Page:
Venlafaxine was associated with the highest levels of total cholesterol, followed by paroxetine and sertraline. A similar pattern was observed for LDL-C (“bad cholesterol”) and somewhat reduced levels of HDL-C (“good cholesterol”). As in the case of weight gain and triglycerides, genetic variations that reduced sertraline metabolism affected cholesterol levels. On the other hand, people taking cholesterol-lowering medications along with sertraline had almost normal cholesterol levels. This finding means that if you are taking an antidepressant and have elevated cholesterol or/and triglycerides, statin medication could help to reduce the risk of diabetes and heart disease.
HbA1c – insulin resistance and diabetes marker
There is a significant interaction between diabetic status and altered CYP2D6 enzyme function in people taking antidepressants, including SSRIs (fluoxetine, citalopram, sertraline), SNRIs (venlafaxine), and TCAs (amitriptyline). The link between reduced drug clearance and high levels of HbA1c was most prominent in diabetic patients with reduced CYP2D6 function who were taking venlafaxine. Both paroxetine and venlafaxine have been previously associated with an increased risk of diabetes, especially in people with reduced CYP2D6 function. For these patients, the Clinical Pharmacogenetics Implementation Consortium (CPIC) guidelines recommend using lower doses of paroxetine and avoiding venlafaxine. Metformin is the first line of treatment for people with elevated HbA1c levels.
Lifestyle considerations for preventing weight gain while taking antidepressants
Prevent Overeating: Approaching the dinner table ravenously hungry can promote overeating. To prevent this, avoid skipping meals and always have healthy snacks readily available between meals.
Mindful Eating: Mindful eating involves paying close attention to the physical and emotional aspects of food. It can be helpful for preventing overeating and encourages nourishing food choices. Some mindful eating practices include taking a minute before eating to silently express gratitude, chewing food thoroughly, and eating slowly without distraction. Learn more about mindful eating here.
Exercise: Physical exercise is essential for weight loss, reducing the risk of heart disease, and improving mental health status. Regular physical exercise, including both aerobic and resistance training, is important for regulating weight and reducing spikes in blood sugar. For example, try taking a 30-minute walk or doing some squats after meals.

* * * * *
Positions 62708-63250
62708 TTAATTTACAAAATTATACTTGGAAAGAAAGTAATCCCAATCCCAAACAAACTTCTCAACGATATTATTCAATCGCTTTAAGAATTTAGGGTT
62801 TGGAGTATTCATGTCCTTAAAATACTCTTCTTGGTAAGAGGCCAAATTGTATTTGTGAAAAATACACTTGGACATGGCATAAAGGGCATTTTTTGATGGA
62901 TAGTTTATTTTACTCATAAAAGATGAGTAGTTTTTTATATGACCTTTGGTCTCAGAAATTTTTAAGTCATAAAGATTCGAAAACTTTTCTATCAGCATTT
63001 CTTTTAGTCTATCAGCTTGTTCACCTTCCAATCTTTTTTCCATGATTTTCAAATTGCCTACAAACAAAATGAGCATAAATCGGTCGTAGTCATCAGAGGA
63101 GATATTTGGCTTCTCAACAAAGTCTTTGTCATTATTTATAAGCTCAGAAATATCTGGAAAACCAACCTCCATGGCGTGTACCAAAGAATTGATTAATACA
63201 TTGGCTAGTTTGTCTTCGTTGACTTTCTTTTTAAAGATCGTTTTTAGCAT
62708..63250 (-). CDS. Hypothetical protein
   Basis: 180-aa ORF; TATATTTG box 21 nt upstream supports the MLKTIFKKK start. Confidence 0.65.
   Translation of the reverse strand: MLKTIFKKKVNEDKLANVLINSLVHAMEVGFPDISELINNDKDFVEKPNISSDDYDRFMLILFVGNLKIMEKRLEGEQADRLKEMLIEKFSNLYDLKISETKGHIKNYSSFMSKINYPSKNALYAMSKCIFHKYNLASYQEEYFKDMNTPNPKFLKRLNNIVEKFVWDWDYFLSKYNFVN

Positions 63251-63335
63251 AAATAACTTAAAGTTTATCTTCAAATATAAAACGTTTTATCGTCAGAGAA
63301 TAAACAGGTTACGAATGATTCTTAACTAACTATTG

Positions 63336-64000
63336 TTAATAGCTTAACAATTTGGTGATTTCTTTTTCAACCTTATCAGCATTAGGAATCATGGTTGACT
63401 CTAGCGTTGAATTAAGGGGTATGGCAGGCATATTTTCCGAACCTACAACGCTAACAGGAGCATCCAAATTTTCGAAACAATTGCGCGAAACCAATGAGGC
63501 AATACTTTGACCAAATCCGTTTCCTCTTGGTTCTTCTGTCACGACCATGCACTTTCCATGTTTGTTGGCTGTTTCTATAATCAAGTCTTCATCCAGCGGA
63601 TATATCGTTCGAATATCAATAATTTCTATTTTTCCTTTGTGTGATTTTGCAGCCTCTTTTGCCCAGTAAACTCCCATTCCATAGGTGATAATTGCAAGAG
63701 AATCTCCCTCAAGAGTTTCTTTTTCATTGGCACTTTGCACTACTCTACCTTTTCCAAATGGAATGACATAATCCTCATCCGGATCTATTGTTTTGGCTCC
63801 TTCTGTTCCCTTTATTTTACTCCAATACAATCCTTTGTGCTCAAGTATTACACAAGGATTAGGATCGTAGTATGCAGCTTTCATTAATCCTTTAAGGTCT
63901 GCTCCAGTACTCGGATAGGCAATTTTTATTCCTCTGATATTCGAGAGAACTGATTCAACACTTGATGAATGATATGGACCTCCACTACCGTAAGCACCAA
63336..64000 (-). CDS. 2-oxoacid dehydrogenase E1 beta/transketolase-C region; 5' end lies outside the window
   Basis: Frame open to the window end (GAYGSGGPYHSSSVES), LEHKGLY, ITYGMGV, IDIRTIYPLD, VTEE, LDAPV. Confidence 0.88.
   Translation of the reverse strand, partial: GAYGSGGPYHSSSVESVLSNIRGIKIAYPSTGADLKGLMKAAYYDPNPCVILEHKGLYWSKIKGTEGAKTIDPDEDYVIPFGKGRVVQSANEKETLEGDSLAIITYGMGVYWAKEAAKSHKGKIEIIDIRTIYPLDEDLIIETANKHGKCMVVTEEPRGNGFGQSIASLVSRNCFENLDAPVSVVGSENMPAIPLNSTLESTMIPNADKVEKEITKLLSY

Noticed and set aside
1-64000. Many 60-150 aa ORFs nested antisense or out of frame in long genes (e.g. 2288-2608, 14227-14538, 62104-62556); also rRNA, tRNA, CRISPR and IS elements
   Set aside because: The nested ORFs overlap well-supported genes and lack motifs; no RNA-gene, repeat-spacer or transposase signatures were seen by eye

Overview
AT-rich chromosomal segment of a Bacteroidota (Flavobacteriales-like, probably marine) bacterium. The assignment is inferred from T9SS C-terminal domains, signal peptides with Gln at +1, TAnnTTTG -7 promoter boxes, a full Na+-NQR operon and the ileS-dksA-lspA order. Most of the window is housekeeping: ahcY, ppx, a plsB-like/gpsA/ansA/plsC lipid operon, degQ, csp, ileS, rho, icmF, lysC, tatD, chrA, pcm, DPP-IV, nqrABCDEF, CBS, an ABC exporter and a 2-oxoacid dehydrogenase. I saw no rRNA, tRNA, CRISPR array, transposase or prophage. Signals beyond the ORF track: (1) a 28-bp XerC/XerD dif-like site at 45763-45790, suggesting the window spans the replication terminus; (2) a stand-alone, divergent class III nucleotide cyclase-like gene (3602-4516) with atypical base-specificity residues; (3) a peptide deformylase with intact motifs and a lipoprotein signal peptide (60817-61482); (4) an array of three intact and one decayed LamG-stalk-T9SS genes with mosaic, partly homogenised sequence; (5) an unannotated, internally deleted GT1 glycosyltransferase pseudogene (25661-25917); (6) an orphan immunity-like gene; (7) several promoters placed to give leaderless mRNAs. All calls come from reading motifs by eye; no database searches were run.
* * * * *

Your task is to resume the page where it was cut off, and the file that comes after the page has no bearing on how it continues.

Overall dietary patterns:
- Aim for all meals and snacks to be composed of foods rich in at least two dietary fiber, healthy fat, or high-quality protein. This will increase satiety and prevent spikes in blood sugar that can promote inflammation and weight gain.
- Reducing simple carbohydrate intake, particularly added sugars and foods containing high fructose corn syrup, can help lower triglyceride levels.
- The Mediterranean diet has a good balance of complex carbs, protein, and healthy unsaturated fats. It has been shown to reduce the risk of heart disease and mental health conditions.
- A ketogenic diet (high fat, low carb, moderate protein) might not be the best choice because it can further exacerbate high cholesterol in some people.
What can you do to get effective treatment for depression and mitigate long-term risks?
- Consider getting a pharmacogenetic test to optimize your antidepressant therapy. Matching drugs and doses to your DNA can reduce the risk of side effects, including excessive weight gain. Switching to a different SSRI or other antidepressant may help.
- Once you have your DNA test results talk to expert pharmacists who have expertise in pharmacogenetics and nutrition.
- Even if you have a normal weight, it might be prudent to test cholesterol, triglycerides and HbA1c levels in your blood and adjust your therapy if one of these biomarkers is above the normal threshold.
- If dietary adjustment is insufficient, your doctor may recommend supplementing your treatment with cholesterol-lowering medications or metformin.